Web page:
What do you need for kickboxing?

What you need to bring to kickboxing depends on where you are working out and what your goals are. For a gym or fitness club’s cardio-based group kickboxing class that does not use punching bags, you generally need only appropriate workout gear and enough water. For kickboxers who are training in a martial arts studio, working one-on-one with a trainer toward a specific goal or sparring with competitors, you will need your own boxing gloves (12- to 16-ounce gloves provide more protection for beginners) and hand wraps (to protect and support your hands under the gloves, as well as keep them dry). If your lessons are in a martial arts studio, you may not be permitted to wear shoes, so bring clean socks if you don’t like to go barefoot. If your training includes sparring, you may be required to wear a mouthguard and/or protective headgear. Whether you’re in a group fitness class or hardcore training session, bring a sweat towel for your comfort and the comfort of people around you.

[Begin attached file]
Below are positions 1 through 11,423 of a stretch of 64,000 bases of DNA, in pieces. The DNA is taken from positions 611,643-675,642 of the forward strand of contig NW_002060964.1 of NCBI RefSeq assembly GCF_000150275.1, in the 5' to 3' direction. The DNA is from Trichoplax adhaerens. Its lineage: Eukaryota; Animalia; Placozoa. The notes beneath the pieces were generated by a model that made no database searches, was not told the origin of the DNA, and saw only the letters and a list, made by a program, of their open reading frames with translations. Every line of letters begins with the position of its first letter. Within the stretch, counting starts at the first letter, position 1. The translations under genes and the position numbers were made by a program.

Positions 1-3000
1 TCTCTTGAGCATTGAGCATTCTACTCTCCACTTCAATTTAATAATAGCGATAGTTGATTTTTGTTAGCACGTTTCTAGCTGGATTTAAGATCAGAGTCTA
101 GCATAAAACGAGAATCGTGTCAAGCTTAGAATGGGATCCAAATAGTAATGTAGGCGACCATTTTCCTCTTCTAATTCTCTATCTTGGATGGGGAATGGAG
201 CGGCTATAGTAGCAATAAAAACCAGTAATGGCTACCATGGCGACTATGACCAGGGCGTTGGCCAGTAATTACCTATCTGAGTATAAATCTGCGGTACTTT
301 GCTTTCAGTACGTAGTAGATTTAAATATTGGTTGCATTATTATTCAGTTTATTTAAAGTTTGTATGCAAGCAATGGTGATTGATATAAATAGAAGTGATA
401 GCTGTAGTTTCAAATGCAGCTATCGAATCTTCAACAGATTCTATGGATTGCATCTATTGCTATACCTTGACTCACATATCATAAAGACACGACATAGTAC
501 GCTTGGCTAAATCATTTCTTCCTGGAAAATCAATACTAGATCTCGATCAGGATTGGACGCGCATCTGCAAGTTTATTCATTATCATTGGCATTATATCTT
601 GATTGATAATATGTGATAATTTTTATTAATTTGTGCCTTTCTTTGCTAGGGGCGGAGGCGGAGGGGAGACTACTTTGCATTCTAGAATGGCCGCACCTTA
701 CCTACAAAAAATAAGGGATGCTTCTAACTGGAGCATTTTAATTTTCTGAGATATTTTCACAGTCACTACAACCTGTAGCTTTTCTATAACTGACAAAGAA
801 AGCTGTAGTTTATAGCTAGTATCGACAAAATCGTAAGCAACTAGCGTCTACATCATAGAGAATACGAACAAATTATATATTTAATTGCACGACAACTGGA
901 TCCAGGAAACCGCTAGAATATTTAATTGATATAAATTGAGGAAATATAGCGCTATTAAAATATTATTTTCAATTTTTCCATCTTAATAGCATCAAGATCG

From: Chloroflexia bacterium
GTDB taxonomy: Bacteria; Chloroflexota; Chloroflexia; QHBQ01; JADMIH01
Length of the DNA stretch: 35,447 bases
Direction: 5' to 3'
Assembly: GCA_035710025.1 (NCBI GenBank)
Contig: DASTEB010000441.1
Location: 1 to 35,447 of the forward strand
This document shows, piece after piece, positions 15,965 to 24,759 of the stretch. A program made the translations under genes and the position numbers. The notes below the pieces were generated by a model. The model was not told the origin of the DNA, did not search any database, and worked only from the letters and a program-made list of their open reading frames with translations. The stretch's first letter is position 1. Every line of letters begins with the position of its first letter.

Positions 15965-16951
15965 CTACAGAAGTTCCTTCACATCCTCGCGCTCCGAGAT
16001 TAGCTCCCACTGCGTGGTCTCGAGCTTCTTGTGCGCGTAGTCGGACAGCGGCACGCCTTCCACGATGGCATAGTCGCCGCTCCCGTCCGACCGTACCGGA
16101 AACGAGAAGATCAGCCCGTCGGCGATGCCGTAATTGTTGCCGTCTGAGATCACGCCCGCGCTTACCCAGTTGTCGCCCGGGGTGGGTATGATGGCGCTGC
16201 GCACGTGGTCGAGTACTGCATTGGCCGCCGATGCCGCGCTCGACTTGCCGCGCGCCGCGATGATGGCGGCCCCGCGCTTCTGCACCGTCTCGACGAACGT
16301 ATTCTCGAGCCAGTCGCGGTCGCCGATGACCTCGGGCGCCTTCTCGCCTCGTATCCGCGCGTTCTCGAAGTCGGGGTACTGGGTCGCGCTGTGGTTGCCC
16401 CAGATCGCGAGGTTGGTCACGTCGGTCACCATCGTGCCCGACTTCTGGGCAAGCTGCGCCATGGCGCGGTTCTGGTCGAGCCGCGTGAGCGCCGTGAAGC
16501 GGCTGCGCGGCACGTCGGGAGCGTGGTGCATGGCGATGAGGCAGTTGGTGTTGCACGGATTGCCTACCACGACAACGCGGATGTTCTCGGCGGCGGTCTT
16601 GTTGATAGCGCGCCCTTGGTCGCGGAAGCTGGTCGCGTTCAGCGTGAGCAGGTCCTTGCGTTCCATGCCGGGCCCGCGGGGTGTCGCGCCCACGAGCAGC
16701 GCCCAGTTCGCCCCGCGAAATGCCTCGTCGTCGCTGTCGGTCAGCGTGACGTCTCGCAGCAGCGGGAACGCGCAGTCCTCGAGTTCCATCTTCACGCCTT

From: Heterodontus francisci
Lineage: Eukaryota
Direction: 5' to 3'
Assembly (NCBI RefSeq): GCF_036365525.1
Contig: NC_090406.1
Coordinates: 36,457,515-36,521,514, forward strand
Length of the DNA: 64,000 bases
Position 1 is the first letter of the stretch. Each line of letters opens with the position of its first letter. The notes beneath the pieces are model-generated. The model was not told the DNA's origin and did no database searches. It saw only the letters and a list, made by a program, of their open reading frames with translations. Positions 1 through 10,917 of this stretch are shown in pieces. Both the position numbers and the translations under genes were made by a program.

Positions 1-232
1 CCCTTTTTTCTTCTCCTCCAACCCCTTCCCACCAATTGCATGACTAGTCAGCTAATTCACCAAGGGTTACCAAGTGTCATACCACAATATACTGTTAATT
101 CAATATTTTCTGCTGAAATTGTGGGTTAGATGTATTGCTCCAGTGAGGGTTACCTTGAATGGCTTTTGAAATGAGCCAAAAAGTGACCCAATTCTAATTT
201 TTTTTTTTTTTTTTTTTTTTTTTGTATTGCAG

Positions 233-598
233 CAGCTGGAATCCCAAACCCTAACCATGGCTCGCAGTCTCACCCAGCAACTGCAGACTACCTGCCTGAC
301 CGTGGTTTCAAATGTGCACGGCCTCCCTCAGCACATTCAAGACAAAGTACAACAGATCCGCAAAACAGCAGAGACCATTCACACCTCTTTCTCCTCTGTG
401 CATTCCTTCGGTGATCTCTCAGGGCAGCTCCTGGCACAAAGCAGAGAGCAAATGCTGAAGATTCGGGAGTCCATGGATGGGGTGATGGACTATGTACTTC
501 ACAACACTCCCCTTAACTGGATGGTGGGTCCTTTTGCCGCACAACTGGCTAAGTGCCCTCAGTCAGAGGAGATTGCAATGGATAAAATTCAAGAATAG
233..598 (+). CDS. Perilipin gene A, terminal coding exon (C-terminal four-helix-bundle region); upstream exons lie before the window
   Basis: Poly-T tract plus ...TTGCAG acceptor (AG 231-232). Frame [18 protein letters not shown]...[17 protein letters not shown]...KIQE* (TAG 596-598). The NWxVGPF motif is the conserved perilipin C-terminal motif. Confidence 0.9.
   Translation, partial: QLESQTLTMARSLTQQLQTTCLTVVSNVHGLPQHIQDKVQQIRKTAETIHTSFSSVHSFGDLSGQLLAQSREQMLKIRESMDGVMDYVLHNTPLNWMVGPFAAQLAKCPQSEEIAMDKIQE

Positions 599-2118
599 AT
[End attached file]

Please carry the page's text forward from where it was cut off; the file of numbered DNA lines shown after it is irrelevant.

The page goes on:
How much is a boot camp?

The cost of fitness boot camps depends on how often you go, the package you are purchasing (or if you are paying a drop-in fee), the location of the bootcamp, the equipment the instructors provide, and the background and reputation of the instructor. Smaller towns and areas with a lower cost of living typically have lower rates for boot camp services than big cities and regions with a higher cost of living. If you’re paying per class on a drop-in basis, expect to pay anywhere from $12 to $25 or more, depending on the region and the instructor. When you purchase a package of classes, typically the more you buy at one time, the cheaper each class is. The same boot camp class might be $20 for a drop-in student, $15 for a student who pays for 10 classes per month, and $10 for a student who pays for 30 classes a month. Studio space can also affect costs, so if your boot camp takes place in a high-end gym with top-of-the-line equipment, the prices will likely be higher than a class that meets in an outdoor space with limited or no equipment. Shop around to find the right type of boot camp class and the right instructor for you.